I think that's the one thing about Sofia: she's really soft-spoken and kind, but when she knows what she wants, she knows what she wants. And when she sees it, she has it in her head. Everything is in her head. That's what makes her so brilliant and also exciting to work with."



"The biggest challenge for me, obviously, is having to play a real person who at the end of this is going to watch the film. I had that time with Priscilla, and something funny happens — it's like at first, the movie's first, [and] how you're going to play this, [and] making this movie for Sofia. Then you sit down in front of the woman herself, you're right across from Priscilla, and almost all of that goes to the back burner. 

You just are like 'I want to protect this person. I want them to feel safe. I want them to feel like they identify with this story. I just want to protect them'. She's been through so much in her life, and you just want this to be done right by her. So that was the biggest challenge.

In terms of the things that I related to, I think that what's so interesting about this story, and what I found so surprising, is that you think 'well, I'm not going to relate to Priscilla Presley, she's lived this one-of-a-kind life that no one could ever really compare with' — but she goes through such an emotional journey. 

Falling in love and doing everything she can, giving everything up to try to make that work, and [being] desperate to find a path and a way out to be with the love of her life, and then realising that that's not going to happen, and all the pain that he's going through and the confusion he's dealing with, and how that then transfers to her, and then she realises she wants something more for her life — I think those moments are universal. 

And there's some milestones that she goes through that I think a lot of young women can relate to. I think that's why it's gotten the response that it has, is because of that — because I think young women or women in general, or anybody, can see this story and find themselves somewhere."



"I think the second I was born, Elvis was just playing. My mum had a shrine of Elvis in her home. She named one of her kids' middle names after Elvis. We went to Graceland growing up. We had his number-one hits on the CD in the car. It was just always around.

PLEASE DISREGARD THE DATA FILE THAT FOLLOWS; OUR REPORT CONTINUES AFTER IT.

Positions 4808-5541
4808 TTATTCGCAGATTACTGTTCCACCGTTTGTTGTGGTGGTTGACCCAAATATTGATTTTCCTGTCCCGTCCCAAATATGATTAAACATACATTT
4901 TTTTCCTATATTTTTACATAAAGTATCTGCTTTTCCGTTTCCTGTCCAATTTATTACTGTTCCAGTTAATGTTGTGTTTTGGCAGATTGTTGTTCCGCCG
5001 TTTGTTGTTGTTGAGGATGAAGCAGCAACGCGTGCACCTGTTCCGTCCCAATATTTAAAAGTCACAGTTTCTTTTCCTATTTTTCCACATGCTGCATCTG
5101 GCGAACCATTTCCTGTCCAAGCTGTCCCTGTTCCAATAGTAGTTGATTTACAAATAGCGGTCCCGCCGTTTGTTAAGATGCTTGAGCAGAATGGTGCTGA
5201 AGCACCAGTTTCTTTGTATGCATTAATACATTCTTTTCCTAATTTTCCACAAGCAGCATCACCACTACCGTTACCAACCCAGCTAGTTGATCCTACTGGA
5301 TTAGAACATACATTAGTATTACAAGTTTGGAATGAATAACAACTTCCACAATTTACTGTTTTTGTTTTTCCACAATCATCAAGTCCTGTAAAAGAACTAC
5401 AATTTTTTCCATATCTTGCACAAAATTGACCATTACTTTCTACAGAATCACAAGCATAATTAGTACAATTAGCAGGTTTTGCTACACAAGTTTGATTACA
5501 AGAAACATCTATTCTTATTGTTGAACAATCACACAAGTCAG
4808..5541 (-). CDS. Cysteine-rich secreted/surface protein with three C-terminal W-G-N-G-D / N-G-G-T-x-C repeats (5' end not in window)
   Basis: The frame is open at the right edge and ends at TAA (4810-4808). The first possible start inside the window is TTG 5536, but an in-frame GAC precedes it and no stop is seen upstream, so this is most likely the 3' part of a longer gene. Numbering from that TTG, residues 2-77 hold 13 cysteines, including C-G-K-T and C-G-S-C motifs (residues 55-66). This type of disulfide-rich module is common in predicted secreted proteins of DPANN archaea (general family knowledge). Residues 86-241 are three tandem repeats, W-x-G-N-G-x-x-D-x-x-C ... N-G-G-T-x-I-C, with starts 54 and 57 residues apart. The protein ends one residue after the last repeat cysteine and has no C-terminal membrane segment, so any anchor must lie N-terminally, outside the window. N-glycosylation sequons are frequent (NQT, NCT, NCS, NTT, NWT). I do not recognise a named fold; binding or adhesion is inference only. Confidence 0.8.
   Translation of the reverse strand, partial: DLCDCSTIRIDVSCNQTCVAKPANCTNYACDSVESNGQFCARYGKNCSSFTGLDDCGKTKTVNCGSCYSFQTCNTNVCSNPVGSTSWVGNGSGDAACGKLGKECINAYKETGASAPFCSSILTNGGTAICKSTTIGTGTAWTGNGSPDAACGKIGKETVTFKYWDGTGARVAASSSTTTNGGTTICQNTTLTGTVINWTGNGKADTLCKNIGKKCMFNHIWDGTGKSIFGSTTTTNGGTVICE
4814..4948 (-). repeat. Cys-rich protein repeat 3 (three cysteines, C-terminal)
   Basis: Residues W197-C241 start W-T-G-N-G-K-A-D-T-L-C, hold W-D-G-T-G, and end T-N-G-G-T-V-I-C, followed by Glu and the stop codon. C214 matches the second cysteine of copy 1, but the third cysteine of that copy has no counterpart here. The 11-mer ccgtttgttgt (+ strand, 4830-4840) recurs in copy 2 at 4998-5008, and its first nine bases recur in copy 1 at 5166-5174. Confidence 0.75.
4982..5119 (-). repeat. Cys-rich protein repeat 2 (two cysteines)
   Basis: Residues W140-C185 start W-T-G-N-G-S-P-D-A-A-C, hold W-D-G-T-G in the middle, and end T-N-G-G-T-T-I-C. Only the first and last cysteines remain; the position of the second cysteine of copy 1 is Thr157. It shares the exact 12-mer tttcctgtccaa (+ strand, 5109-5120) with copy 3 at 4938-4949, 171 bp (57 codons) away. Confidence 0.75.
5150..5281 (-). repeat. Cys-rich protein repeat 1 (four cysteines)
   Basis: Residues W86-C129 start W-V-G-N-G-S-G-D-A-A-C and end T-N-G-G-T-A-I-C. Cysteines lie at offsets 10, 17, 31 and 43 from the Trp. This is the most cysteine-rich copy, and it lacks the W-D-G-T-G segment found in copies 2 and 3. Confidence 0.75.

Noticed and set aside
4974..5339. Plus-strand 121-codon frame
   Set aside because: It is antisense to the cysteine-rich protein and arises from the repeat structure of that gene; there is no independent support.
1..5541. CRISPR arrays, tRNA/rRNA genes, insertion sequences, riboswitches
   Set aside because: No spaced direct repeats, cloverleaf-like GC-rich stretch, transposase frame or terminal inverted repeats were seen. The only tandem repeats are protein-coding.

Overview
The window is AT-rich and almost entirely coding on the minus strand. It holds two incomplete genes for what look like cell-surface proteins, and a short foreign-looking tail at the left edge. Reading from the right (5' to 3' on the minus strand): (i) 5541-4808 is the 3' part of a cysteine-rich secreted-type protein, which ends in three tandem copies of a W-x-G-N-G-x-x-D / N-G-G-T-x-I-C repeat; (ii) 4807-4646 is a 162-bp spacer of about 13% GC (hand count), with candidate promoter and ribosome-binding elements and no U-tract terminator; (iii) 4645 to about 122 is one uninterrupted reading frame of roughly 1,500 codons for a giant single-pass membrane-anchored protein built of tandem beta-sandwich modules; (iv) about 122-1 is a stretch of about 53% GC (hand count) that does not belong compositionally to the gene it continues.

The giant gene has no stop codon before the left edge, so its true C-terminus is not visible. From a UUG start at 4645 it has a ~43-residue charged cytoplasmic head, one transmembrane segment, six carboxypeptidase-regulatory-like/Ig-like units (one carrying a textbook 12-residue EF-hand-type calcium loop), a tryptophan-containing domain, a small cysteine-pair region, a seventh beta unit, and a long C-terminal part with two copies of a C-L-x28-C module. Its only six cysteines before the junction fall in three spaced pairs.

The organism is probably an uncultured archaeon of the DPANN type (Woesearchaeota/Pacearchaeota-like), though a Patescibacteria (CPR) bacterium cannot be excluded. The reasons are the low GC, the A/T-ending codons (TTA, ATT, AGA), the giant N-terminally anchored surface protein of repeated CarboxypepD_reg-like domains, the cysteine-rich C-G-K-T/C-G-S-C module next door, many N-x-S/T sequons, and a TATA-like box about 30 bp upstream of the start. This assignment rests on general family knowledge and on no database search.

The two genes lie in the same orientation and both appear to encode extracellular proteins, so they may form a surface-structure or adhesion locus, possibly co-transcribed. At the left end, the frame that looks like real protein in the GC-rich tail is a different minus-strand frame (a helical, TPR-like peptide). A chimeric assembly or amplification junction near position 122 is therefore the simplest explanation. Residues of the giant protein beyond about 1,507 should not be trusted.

In America, Elvis really is such a symbol — especially, especially in the South. And I was born in Tennessee. You just know Elvis. You're born, you know Elvis. 

I think especially where I came from, you just didn't have a choice: it was Jesus and Elvis."



"I had a couple opportunities to watch the movie before Venice, but I was just too nervous to watch myself in this movie. There's too much pressure and I just knew that if I would see the film, I knew I was going to spiral, so I didn't want to. I kept putting it off.

Then I got to Venice and I asked them 'hey, can you pull me out when the movie starts? I don't want to see it'. And then I just had a voice in my head and I'm going 'Cailee, what are you doing? You're at the Venice Film Festival. You're with your dream director. Priscilla's here. You're celebrating this movie with these people that you care about. This is such a dream come true'.

I brought my sister with me. I'd never been to Venice before. I'd just rode a gondola earlier in the day. It was such a dream moment. And I was like 'what am I doing? I'm going to not watch the film cause I'm scared? That's so lame'.

So I told them 'okay, yes, I'll watch it'. But then they sat me right next to Priscilla Presley. Then I'm watching the movie going 'oh my god, what have I done? How am I going to watch this film while I'm sitting right next to the person who I'm playing?'.

It was so bizarre and so surreal, and I was white-knuckling it the entire time I was watching the film. Sometimes I'd close my eyes during some scenes.

But then the movie ended. We got the reception that we did. Then it was the first time that Priscilla turned to me and said 'you did it, that was my life and that was a great performance'. So to get that feedback from her was everything."


Priscilla opened in Australian cinemas on Thursday, January 18, then does the same in New Zealand on Thursday, February 1. Read our review.

Published on January 22, 2024 by Sarah Ward
Tap and select Add to Home Screen to access Concrete Playground easily next time. x